Saturday, February 7, 2015

Scott Walker and the Mission Statement

Wisconsin governor Scott Walker's proposed new budget is being read as a campaign document, designed to buff his conservative credentials. Among his proposals is a 13% cut in state funding for the University of Wisconsin system. Which I oppose, but which is not really surprising. More unusual is that he inserted a provision into the budget changing the university's mission statement from
The mission of the system is to develop human resources, to discover and disseminate knowledge, to extend knowledge and its application beyond the boundaries of its campuses and to serve and stimulate society by developing in students heightened intellectual, cultural and human sensitivities, scientific, professional and technological expertise, and a sense of purpose. Inherent in this broad mission are methods of instruction, research, extended training and public service designed to educate people and improve the human condition. Basic to every purpose of the system is the search for truth.
The mission of the system is to develop human resources to meet he state's workforce needs, to discover and disseminate knowledge, and to develop in students heightened intellectual, cultural and human sensitivities, scientific, professional and technological expertise, and a sense of purpose.
Personally I find the old version an uninspiring committee-written bit of schlock, so I am not going to get all snotty about the thought of revising it. But notice the direction of Walker's changes: out with the search for the truth, stimulating society, and reaching beyond the boundaries of the campus, in with workforce needs. Plus, calls for a "search for truth" are an old part of UW's heritage, enshrined in campus plaques like the one at the head of this post. A real conservative would have found some way to keep an echo of that language in the mission statement.

I find this revealing about Walker's character in several ways. Changing the mission statement of the university by inserting language in the budget is the sort of thing Walker has done a lot of in his tenure. He is by nature a divider, not a uniter. Where most politicians would convene a commission of gray-headed divines before making any such change, Walker just does it and dares people to contradict him. He makes no attempt to conciliate his opponents in any way. So far he has made this approach work well for him, winning two elections and solidifying Republican control of Wisconsin's government. I have personally found his success quite surprising; I thought he had gone too far by asking mild midwesterners to support Georgia-style conservatism. But I was wrong, and I will never again underestimate Walker.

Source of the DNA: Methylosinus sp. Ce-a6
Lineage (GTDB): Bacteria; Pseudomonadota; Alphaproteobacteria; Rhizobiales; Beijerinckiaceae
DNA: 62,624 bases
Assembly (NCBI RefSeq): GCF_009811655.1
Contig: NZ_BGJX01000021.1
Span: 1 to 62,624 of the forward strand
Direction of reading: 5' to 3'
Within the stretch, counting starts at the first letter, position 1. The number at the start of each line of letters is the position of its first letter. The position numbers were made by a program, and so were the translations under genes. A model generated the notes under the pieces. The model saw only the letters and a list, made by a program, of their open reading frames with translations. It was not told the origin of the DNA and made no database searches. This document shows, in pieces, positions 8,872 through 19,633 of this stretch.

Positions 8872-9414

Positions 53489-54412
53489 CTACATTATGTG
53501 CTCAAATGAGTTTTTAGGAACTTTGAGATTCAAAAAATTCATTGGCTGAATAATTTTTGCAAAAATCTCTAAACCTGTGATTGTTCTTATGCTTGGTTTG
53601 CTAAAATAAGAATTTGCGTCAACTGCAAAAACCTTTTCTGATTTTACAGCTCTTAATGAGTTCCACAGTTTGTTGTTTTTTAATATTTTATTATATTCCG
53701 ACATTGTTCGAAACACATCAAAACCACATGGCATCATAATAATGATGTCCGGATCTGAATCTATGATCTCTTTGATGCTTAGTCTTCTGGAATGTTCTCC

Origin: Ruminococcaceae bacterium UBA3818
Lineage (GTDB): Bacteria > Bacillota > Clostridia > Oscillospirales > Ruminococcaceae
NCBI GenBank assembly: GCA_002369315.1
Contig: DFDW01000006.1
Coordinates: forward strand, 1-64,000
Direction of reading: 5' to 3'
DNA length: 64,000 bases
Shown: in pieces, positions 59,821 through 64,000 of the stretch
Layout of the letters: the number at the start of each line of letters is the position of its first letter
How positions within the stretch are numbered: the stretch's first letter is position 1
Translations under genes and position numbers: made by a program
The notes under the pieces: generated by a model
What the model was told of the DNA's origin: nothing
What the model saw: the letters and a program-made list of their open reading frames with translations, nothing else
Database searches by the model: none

Walker is not the sort of conservative who is impressed by august institutions. He seems, in fact, to have no respect for tradition whatsoever. It is hard for me to imagine him getting misty-eyed about the Capitol building, or the Tomb of the Unknown Soldier. He cares about low taxes, lax regulation of business, breaking unions and talking tough toward foreigners. He is a Fox News Republican, not a Tory.

On the matter of the mission statement, it seems Walker misstepped. Faced with an outcry, he has backed down in an amusing way, first saying that the change was a "drafting error", then that it came from the university rather than from his office, then finally admitting it came from his people but not bothering to defend it. So the mission statement is saved. What happens to the $300 million cut remains to be seen.


G. Verloren said...

The Corporations don't care about silly things like truth - they just care about having a good pool of wage slaves to draw from.

Training employees can be expensive, and intelligent free-thinkers are a threat to corporate interests, so why not buy off the government to change the national education system into a labor production mill?

And yet, I've previously complained about colleges and universities being all too willing to sell useless diplomas to their students, giving out hundreds of degrees for occupations that only sees a handful of yearly job openings.

If we're stuck with a choice between being exploited by two different parties, but one them has interests which happen to overlap with our own, then I suppose that's the lesser of two evils.

Call me old-fashioned, though, because I still feel like both corporations and schools ought to wholly dedicated to serving the best interests of the public - not the other way around.

Shadow said...

The first is a muddle and too long. The second is an improvement even if the search for truth is left out. But who reads mission statements? Or budgets for that matter? And more to the point, when making program decisions do professors, administrators, and students wonder if they comply with the mission statement? I doubt it.

Unknown said...

On the contrary, the first mission statement is perfect because it IS a muddle. The purpose of an educational mission statement is to protect students and faculty from meddling philistines. And the statement about truth at the end is actually crystal-clear, and I think (sniff) rather fine.

Since saying I told you so is one of the greatest pleasures available to human life after the age of 50, I will not forebear to point out that I've long argued that attitudes toward change as such are a bad way to define contemporary American conservatism and liberalism. As John puts it, contemporary, politically-relevant American "conservatism" is actually Fox News Republicanism. Indeed, their attitude of "you lose!" toward many kinds of change--work force culling, catastrophic illness, mountaintop removal--says to me that in many areas they are more positive about change than liberals.